Red Hat Certification – RHCE – System Configuration and Management

RHCE Preparation – System Configuration and Management

This is post 1 in a series of posts where I will be going through the objectives for the RHCE certifications. It builds on the initial post that has the objectives:

Red Hat Certification – RHCE – Preparation

It appears that the objectives have been updated, at least if you compare between my post above and

for example build a simple rpm is installs one package is not in the list.

I bet there are many blogs about this topic. I’m doing this quite a lot for myself, but maybe somebody else finds these useful.

This post will be about the section ‘System Configuration and Management’.

My setup: Core i7, 8GB RAM, Windows 7 x64, VMWare Workstation with CentOS installed.

Installing a fresh VM with 4 cores, 5GB RAM, virtualization and CentOS.

CentOS is a free clone of Red Hat, it’s missing some stuff (satellite for example) but it does the job for learning. You can find it in many places, for example here:

IP Routing and NAT

The part “Routing / NAT” will be tricky, as I do not have a second computer that I could use for this. Maybe I can get something working inside the virtual machines though, but for now I think I will skip these two and get straight into the other ones.


Use /proc/sys and sysctl to modify and set kernel runtime parameters.


Edit /etc/sysctl.conf

Or use sysctl -w to set it temporary

For example one is: vm.overcommit_ratio

You can then do either of these to view the current setting:

cat /proc/sys/vm/overcommit_ratio
sysctl vm.overcommit_ratio

To set it temporarily:

echo "60" > /proc/sys/vm/overcommit_ratio
sysctl -w vm.overcommit_ratio="50"

To set each time on boot:

echo "vm.overcommit_ratio = 50" >> /etc/sysctl.conf

 Configure a system to authenticate using Kerberos.

Waiting with this. Need to set up a KDC – kerberos service first.


Build a simple RPM that packages a single file.

This appears to be a bit complicated – the details below are about as simple as this can be made. There is a lot more nifty things that you can do with an rpm.

Would be nice to have a guide of this in for example /usr/share/doc

yum install rpm-build
cd $HOME/rpmbuild
mkdir GetIP
cd GetIP

The “program”:


wget -q -O/tmp/ip
cat /tmp/ip
chmod +x

Make an archive and put it in the SOURCES DIR:

cd $HOME/rpmbuild
tar -cf GetIP.tar.gz GetIP
mv GetIP.tar.gz SOURCES/

Edit a spec-file (do this as a normal user instead of root, it will show the default entries):

vi sample.spec

Make it look like this:

Release:        1%{?dist}
Summary: Get an IP wooop

Group:  Development/Tools
License:        GPL
Source0:        %{name}.tar.gz
BuildRoot:      %(mktemp -ud %{_tmppath}/%{name}-%{version}-%{release}-XXXXXX)


Get an IP woop!

%setup -n GetIP


mkdir -p "$RPM_BUILD_ROOT/opt/GetIP"
cp -R * "$RPM_BUILD_ROOT/opt/GetIP"

rm -rf "$RPM_BUILD_ROOT"



Then make an rpm:

rpmbuild -v -bb $HOME/rpmbuild/SPECS/sample.spec

Then as root:

cd /home/user/rpmbuild/RPMS/x86_64/
rpm -ivh GetIP-1.0-1.el6.x86_64.rpm

Then as normal user you can now execute the installed file:


If you wonder about things – check this fairly unreadable blog post out.

Basically you want to use the $RPM_BUILD_ROOT in front of where you want to install the software. By default there are ‘make’, ‘configure’ and nothing in the ‘require’ entries. I removed the make, configured and just put ‘bash’ in the require entries, it seemed to do the trick though.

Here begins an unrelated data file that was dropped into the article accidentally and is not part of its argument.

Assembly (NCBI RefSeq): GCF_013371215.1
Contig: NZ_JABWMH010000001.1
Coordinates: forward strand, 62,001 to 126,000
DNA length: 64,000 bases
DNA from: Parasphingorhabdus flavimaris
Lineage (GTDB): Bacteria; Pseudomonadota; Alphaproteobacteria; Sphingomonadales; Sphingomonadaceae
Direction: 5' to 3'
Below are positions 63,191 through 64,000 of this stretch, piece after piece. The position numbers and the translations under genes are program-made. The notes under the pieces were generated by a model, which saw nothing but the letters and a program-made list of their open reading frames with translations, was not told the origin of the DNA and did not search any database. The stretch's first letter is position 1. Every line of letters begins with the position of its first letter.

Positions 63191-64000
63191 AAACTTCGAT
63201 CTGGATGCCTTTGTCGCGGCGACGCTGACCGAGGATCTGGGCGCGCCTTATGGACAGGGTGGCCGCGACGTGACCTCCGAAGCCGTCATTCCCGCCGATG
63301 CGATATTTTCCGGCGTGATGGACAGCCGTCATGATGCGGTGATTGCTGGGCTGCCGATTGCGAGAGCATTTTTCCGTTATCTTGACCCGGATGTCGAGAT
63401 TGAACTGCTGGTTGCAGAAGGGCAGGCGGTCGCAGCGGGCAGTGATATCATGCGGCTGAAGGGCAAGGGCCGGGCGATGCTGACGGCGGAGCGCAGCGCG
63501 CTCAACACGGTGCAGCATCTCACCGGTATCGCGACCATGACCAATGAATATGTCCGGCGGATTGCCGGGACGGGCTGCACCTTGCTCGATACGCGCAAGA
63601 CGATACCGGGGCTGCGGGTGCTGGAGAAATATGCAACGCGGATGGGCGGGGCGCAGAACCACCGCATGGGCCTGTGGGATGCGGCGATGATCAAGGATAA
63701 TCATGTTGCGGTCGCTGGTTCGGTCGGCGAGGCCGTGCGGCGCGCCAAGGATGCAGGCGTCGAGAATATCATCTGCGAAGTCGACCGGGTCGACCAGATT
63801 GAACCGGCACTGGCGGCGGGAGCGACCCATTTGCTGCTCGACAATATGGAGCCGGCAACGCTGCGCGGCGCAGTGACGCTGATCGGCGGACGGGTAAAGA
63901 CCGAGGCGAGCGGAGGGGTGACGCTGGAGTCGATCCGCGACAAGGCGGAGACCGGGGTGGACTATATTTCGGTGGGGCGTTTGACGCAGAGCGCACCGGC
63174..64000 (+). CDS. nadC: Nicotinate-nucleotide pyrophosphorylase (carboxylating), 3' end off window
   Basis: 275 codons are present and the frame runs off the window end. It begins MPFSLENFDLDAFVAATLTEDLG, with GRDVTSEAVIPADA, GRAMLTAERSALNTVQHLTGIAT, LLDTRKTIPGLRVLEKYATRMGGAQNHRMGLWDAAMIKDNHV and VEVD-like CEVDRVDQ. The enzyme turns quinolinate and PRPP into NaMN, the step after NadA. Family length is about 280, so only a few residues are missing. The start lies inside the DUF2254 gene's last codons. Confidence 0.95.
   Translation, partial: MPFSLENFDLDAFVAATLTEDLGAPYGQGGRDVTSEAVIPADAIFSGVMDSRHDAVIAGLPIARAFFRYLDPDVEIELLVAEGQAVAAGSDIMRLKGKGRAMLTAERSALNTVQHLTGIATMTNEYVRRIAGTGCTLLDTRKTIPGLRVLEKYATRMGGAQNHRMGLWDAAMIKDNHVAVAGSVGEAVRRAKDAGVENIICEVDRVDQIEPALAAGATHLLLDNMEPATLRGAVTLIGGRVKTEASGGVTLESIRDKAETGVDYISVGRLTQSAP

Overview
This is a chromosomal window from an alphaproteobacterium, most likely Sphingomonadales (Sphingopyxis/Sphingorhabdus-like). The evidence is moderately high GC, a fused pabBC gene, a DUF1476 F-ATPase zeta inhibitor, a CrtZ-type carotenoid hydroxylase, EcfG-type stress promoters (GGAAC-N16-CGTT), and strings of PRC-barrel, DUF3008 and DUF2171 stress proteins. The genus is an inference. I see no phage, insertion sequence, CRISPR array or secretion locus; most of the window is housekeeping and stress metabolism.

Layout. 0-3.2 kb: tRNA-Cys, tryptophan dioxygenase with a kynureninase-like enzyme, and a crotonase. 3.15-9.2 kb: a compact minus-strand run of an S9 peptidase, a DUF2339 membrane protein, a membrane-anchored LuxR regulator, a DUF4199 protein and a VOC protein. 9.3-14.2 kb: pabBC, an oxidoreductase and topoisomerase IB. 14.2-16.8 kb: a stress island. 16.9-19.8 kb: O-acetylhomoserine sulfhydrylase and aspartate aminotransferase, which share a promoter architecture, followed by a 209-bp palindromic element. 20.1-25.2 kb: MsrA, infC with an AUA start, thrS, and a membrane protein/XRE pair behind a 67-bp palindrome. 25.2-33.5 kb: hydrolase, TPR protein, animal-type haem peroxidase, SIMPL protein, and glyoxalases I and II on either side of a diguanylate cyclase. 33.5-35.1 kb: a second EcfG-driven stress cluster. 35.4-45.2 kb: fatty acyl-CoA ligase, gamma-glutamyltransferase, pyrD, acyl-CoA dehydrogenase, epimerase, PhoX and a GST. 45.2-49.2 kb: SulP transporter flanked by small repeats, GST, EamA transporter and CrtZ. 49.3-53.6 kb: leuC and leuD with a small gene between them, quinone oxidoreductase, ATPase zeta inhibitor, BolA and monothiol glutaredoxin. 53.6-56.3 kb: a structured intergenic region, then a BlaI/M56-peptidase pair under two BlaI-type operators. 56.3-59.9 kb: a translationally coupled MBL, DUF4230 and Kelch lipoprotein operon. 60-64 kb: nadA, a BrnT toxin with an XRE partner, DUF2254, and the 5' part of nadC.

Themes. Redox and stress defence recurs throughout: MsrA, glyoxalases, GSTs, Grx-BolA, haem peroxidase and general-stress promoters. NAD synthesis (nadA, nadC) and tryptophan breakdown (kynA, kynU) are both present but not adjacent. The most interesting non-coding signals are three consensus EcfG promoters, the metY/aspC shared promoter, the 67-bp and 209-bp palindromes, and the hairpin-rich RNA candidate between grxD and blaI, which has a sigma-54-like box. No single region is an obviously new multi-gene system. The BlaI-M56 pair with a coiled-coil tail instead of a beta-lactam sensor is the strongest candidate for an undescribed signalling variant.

More info is also available on – which recommend to use /usr/src/redhat for building packages.

Configure a system as an iSCSI initiator that persistently mounts an iSCSI target.

Waiting with this. Need to set up an iSCSI target first.

Produce and deliver reports on system utilization (processor, memory, disk, and network).

sar -A


Use shell scripting to automate system maintenance tasks.

Well, this can be a lot of things and is quite hard to prepare for.

But I think a ‘for loop’ is a good thing to know about and can help with a lot of system maintenance tasks.

an input file with usernames:

[martbhell@rhce ~]$ cat /tmp/userlist

a scriptfile:

[root@rhce ~]# cat


for i in `cat $userlist`; do
echo useradd $i;
echo mkdir $i;

Remove the “echo” to create the users.

Of course, you could also use the ‘newuser’ command (interactive or send a file).

This happens a lot I think: You get an idea that “hey, I can do this with a script”. But then a random amount of time later you find out that there is already a command that does this for you. That doesn’t mean the time spent is a total waste, hopefully you learned something while doing it. Maybe your script even does a better job than the new one you found.

Configure a system to log to a remote system.

syslog / rsyslog

man rsyslog.conf has an example for how to log to a remote machine

edit /etc/rsyslog.conf


       To  forward  messages  to another host via UDP, prepend the hostname with the at sign ("@").  To forward it via plain tcp, prepend two at
       signs ("@@"). To forward via RELP, prepend the string ":omrelp:" in front of the hostname.

              *.* @@

Set the IP to the machine that will be receiving the logs.

Configure a system to accept logging from a remote system.

So this step you may want to do before the previous step (unless you already have a working syslogd server).

You edit /etc/rsyslog.conf

and uncomment the “reception” parts (don’t forget firewall and restart service).

To test try to “su -” with the wrong password and then check in /var/log/secure on the loghost.

Create a private repository

“To create a private repository you should proceed as follows: – Install the createrepo software package – Create a <directory> where files can be shared (via FTP or HTTP) – Create a subdirectory called Packages and copy all packages to be published in Packages – run createrepo -v <directory>”


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